When people have to program a whole game by themselves, aren't they in a natural way creating their own engines(kind of)?

I don't think so. In Unity you can load almost any animation file for bipedal creatures and apply them on almost any rigged model. You can just do it by using their user interface. You neither need to program the Skinned Animation nor the mapping process (which is a lot fun with Linear Algebra). You can also apply effects using their UI without having to code them. Soft Shadowing for example requires several render passes (getting depth map from light's view, creating light map, blurring light map, rendering the scene). As someone was pointing out at some point you might have to go down deep into the architecture when using Unity, but you can accomplish a lot of stuff without it.

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29 minutes ago, GalacticCrew said:

You neither need to program the Skinned Animation nor the mapping process (which is a lot fun with Linear Algebra).

As you often mention your joy implementing things like skinning or soft shadows, i repeatingly get the impression you develop your own engine mainly because, honestly you just enjoy this?

And that could be wrong from the business perspective. Because Unity / UE4 already has all this tech, likely even better or faster, so why replicating the exact same again? Couldn't you spend this time better on working on the game?

My point is, if you would have new skinning or shadowing tech that would be hard to integrate in existing engines, then i would agree on a custom engine. But remembering the screenshot from your space station game, it seems just standard tech, readily available in those engines as well, in combination with all those tools and stuff...

I'm really the last one to be against custom engines, but if there is no difference or reason, then it seems wrong for small indies to go that route nowadays :(

 

 

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46 minutes ago, GalacticCrew said:

True!

I don't think so. In Unity you can load almost any animation file for bipedal creatures and apply them on almost any rigged model. You can just do it by using their user interface. You neither need to program the Skinned Animation nor the mapping process (which is a lot fun with Linear Algebra). You can also apply effects using their UI without having to code them. Soft Shadowing for example requires several render passes (getting depth map from light's view, creating light map, blurring light map, rendering the scene). As someone was pointing out at some point you might have to go down deep into the architecture when using Unity, but you can accomplish a lot of stuff without it.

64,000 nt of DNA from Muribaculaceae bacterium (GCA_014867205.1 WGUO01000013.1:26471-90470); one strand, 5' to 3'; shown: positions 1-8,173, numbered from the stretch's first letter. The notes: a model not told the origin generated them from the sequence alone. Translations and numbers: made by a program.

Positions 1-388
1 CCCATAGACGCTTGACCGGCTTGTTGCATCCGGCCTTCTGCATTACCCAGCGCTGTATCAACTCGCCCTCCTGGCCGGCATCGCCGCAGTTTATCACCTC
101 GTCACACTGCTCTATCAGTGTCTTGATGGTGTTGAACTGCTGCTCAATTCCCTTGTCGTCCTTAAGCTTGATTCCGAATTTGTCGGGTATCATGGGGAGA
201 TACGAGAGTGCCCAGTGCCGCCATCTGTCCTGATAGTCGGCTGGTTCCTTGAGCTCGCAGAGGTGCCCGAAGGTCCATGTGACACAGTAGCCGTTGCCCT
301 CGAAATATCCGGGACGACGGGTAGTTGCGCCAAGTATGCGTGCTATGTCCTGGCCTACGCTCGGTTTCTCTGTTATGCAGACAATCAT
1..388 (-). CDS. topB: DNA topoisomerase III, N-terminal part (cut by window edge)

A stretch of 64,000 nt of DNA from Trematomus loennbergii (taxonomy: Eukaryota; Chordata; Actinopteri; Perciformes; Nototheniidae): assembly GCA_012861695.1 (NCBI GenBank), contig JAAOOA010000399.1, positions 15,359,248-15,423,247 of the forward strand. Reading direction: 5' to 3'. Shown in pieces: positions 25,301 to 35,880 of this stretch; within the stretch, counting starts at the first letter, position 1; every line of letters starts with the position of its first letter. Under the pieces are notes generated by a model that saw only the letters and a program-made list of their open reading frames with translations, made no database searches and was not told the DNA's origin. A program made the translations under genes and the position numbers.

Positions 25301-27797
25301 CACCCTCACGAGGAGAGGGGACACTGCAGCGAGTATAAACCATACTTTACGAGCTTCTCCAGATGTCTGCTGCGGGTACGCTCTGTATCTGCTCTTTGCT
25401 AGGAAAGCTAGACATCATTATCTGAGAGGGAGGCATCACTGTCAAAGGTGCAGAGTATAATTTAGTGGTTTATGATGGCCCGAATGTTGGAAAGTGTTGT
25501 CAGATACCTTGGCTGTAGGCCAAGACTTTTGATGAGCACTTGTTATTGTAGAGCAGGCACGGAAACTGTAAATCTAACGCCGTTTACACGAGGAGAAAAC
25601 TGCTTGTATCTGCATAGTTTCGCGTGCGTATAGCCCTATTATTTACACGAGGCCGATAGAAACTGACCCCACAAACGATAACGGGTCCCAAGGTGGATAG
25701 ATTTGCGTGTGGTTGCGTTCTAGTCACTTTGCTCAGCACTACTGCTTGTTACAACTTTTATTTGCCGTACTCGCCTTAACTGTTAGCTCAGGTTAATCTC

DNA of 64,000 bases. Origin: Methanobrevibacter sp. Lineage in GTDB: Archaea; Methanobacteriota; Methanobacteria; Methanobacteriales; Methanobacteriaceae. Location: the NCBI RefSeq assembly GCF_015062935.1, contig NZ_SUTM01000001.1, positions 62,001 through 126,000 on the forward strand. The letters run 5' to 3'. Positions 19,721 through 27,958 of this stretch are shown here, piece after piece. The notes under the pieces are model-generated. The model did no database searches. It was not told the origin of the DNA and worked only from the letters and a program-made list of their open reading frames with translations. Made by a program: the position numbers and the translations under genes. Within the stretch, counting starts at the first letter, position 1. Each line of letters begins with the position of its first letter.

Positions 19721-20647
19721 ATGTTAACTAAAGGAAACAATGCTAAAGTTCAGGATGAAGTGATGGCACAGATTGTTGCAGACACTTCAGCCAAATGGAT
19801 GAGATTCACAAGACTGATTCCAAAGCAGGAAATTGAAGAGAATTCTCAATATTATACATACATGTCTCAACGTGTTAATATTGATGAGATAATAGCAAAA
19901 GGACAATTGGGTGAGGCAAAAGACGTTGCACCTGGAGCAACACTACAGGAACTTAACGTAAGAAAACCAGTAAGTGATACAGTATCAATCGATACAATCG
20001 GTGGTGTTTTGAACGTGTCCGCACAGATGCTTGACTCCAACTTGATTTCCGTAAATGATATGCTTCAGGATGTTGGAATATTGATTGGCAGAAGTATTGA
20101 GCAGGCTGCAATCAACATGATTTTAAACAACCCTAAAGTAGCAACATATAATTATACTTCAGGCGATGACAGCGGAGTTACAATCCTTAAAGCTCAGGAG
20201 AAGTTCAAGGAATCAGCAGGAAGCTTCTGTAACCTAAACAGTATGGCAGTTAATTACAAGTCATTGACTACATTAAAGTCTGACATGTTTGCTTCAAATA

I don't think opening a variety of files is something i would aim for if i were to make some engine. People can use many tools to convert the models and animations to be accepted in my engine.
Once you have coded a port for FBX, other coders could add support for other files too, without changing the engine.

About the sandbox, yes it is not something somebody who develops his own game would always need. In any case, an engine the programmer made for himself would look less visual, and would require more writing. If you want to sell the engine to anybody, a sandbox is a must have. But i understand people could make engines for themselves, not to sell.

Anyways, where is the boundary between a game engine and a 3D editing tool?

And for sure, once made a game, a developer can re-utilize almost everything for his next game if it is the same style. The second game would take a third of the time the first game took.

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3 minutes ago, JoeJ said:

And that could be wrong from the business perspective. Because Unity / UE4 already has all this tech, likely even better or faster, so why replicating the exact same again? Couldn't you spend this time better on working on the game?

That's kind of a dilemma for me. I really don't need or want to implement animation software, lighting etc. Ideally I would use half an existing existing engine. However what I'm doing requires that I have my own mesh format, at least for terrain, and also I need to have exact control over how things are rendered to support a large world model. I also have to have tight control over the collision system. So I think I'm stuck coding most things myself. However I guess I can use outside stand alone tools.

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My another thought, which comes from my background as a support programmer, is 'are you able to support your own code' ? 

It's quite easy to write code. However once it is created, you need someone to look after it. I mean, there will be bugs and issues, and you need to resolve this. This will take effort. So I think you have to take this into the consideration whether you're using an in-house engine or someone else's.

Using commercial engine means if there's an issue, someone will (might?) fix it for you. Of course it depends on the engine developer, bug can be a feature too, or you're holding it wrong :P. Your issue can be in the multiple-year-long waiting list, who knows?